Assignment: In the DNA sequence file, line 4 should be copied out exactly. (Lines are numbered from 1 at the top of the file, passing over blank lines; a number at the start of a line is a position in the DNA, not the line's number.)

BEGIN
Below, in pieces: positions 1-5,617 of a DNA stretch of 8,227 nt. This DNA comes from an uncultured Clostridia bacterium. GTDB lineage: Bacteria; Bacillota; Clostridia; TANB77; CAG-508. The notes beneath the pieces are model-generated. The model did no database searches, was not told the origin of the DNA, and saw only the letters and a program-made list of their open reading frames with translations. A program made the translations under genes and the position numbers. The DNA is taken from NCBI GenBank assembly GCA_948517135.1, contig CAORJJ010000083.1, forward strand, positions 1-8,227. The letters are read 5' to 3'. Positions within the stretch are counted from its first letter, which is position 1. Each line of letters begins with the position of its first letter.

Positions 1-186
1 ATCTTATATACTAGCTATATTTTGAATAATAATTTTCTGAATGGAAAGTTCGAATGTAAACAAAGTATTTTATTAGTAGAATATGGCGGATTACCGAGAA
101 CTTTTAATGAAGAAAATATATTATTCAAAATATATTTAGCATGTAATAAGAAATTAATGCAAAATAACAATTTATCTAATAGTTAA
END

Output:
101 CTTTTAATGAAGAAAATATATTATTCAAAATATATTTAGCATGTAATAAGAAATTAATGCAAAATAACAATTTATCTAATAGTTAA